Wednesday, September 08, 2010

Prelude to a Book Burning

I dragged the Lobbyist to see the Norman Rockwell exhibition at the Smithsonian over the holdiay weekend, not becuase I'm a big Rockwell fan, but because I was interested in a particular image which I'd seen in the promotions. Still, I must admit I was very interested by the show, though perhaps not in the way the painter or the curators intended. As an exercise in Highest Kitsch it would be hard to top, and it was full to bursting with the kind of Wonderbred white folks likely to make Glen Beck pop a woodie.

It's not that Rockwell didn't have talent, he clearly did. But why he chose to exercise it in such a subervient and Bowdlerized fashion is hard to say. Certainly there was money in it, and maybe middle class comfort was as much as his sensibility could aspire to. But he sure does celebrate American complacency like crazy. It's very white and healthy, nary a hint of sex, disease, death, or sin. He makes Mother Goose look like Stephen King. Everybody is lit up with virtue, good intention or, at worst, the kind of minor foible which can be fully captured by joshing. At most, men leer impotently at glamorous gals, who don't return the slightest visible interest.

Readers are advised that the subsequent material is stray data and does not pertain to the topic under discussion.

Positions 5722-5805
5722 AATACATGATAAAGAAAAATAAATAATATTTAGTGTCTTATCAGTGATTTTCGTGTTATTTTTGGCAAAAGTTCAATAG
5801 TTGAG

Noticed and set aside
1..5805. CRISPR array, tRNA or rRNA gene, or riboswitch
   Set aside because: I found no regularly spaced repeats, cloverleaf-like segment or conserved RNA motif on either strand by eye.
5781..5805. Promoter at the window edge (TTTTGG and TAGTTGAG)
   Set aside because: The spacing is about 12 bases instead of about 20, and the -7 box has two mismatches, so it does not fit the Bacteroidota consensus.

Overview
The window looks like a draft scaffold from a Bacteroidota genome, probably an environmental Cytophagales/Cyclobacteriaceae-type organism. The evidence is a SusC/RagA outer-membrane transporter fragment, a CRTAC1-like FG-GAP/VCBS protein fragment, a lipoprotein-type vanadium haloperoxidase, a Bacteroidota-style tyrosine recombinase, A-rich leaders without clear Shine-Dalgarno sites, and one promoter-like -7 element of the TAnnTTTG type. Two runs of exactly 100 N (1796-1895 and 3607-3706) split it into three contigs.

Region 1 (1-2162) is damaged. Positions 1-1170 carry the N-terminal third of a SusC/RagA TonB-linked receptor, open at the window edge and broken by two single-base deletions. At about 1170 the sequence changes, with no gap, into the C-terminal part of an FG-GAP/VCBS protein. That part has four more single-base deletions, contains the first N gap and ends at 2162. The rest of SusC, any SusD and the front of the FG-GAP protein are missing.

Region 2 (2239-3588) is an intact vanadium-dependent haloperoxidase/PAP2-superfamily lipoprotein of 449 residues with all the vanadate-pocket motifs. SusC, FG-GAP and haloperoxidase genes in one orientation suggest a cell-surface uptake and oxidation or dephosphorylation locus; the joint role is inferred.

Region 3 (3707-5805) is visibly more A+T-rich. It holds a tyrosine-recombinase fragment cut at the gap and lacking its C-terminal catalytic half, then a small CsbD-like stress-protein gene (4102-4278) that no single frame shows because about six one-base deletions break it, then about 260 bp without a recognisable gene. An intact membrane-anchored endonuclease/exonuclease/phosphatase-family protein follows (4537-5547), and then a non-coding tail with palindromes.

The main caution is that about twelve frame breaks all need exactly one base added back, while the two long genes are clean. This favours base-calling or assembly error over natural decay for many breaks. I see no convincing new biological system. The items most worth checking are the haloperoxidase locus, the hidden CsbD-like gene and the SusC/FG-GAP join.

It strikes me that Rockwell's castrated attitude to his art is nicely encapsulated by the picture above, a fisherman hauling a mermaid in a lobster pot. She seems to be bound at the wrists, but is not at all distressed by this -- au contraire. And the fishmernan himself is just hauling dead weight -- note the down-pointing handle on the marker float. There's infinite weird, wonderful narrative possibility in the capture of a mermaid, but Rockwell's picture closes all of it off completely (It's a sort of anti-storyboard) with a type of humanity that has nothing naughty below the waist.
It's not that art has to dwell on or foreground dark or forbidden things to be good, but the relentless exclusion of anything even pleasantly troubling invariably deforms expression. And this, many white Americans are quite sure, is the quintessense of American Art.


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